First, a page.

Search Engine Optimisation for WordPress

Despite what you may have heard that "Google loves WordPress", an out of the box installation of WordPress leaves a lot to be desired with regard to search engine optimization. Which means that you need to make quite a few tweaks to ensure that your WordPress installation is optimized correctly.

Page Titles

These are downright ugly in a lot of WordPress themes. The default is for your website's name to be added to the page titles - sometimes at the front, sometimes at the end, depending on the preference of the theme developer. Either way, the default title rarely looks good in the search results which, in turn, reduces the chances of people clicking onto your site. Various themes and plugins can help with this issue.

Meta description

This is the short extract that appears below your page title in the search results. Out of the box, WordPress gives you no ability to add or edit this. The trouble is that if you don't add a meta description then Google will just make one up for you. Which is rarely what you'd have typed of your own free will. Like page titles, there are plenty of plugins like the Yoast plugin for WordPress that will help overcome this.

Page names

If you don't go into the Permalinks section of your WordPress dashboard, your post names will be along the lines of?p=247. Which doesn't give prospective searchers or Google any clue as to the contents of your pages. You need to change the Permalink structure to something more meaningful.

Duplicate content

Google isn't a fan of duplicated content across a site. It thinks that this is something you're doing to fool it. But WordPress has a myriad of different ways to show your content - page extracts, tag pages, category pages and archive pages to name but a few. If you don't take control of how these pages are indexed then you run the risk of Google thinking you are trying to spam it. Any self respecting SEO plugin should be able to help with this.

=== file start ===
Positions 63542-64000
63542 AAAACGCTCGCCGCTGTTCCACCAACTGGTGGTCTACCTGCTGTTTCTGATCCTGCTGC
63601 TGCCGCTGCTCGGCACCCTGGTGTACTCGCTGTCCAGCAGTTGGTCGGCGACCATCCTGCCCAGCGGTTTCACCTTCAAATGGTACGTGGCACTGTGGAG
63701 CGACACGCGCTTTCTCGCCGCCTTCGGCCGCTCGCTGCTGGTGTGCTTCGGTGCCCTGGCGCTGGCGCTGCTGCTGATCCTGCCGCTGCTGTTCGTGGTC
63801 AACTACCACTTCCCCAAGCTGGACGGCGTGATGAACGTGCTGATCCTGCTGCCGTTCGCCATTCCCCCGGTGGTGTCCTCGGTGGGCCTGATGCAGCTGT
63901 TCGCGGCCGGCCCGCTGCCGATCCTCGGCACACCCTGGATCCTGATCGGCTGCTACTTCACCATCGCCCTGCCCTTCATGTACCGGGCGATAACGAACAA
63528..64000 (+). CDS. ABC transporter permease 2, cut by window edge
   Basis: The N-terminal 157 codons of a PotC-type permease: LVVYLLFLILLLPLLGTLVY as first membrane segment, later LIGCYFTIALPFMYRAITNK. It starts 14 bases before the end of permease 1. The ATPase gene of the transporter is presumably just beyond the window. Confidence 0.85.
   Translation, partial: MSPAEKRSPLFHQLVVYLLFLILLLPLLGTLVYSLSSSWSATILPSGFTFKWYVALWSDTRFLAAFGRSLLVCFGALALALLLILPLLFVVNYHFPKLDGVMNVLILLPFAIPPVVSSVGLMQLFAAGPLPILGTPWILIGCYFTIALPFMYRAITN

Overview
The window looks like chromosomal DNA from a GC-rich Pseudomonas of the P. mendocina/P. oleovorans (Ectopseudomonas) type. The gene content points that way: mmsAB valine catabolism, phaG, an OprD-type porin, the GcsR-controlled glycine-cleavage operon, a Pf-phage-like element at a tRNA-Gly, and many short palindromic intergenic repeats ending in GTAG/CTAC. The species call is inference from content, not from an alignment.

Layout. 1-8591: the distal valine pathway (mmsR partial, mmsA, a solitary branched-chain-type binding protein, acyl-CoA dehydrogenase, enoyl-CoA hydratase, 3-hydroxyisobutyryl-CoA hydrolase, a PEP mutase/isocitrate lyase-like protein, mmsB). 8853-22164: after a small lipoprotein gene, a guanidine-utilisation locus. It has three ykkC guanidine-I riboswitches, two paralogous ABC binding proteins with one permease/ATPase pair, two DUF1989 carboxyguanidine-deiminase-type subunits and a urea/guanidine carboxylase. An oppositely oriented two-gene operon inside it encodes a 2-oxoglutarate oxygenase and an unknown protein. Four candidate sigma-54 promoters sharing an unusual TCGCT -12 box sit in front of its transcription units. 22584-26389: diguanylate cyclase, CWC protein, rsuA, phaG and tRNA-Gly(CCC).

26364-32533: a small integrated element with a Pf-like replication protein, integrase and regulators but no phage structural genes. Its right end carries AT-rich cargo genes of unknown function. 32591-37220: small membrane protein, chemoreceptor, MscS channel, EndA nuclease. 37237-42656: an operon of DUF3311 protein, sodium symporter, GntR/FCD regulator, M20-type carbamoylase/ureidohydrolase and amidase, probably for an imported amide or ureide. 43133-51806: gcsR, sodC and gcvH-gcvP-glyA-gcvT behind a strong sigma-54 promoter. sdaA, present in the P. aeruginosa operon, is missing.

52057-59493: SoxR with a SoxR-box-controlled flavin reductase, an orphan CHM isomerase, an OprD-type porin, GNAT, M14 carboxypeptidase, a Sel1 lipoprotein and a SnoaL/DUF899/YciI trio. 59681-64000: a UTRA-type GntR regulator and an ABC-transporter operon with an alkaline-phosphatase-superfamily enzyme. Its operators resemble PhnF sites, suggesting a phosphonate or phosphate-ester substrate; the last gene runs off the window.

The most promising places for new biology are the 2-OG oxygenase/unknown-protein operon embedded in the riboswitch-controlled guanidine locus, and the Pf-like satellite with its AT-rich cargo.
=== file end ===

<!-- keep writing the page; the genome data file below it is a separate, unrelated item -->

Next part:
Google expects one top level headline per page. Most themes provide this but they are by no means consistent in how they do so. Some will make the title of the page into the top headline, which is usually good. Others will make the name of the site this headline, relegating your post's title to the second level, which Google thinks is less important.

More duplicate content

If you use blogroll links these default to being "site wide" which means that they appear on every page of your website that hasn't been deliberately set as a single column page. Again, Google's robot isn't impressed by this tactic and it could impact negatively on your SEO.

There are a few more things that WordPress doesn't automatically do to help with your search engine optimization but the above ones will fix the glaring problems. You can install an SEO plugin to handle these issues or you can enlist the help of a search engine optimization expert. Either way, it's something you need to address.

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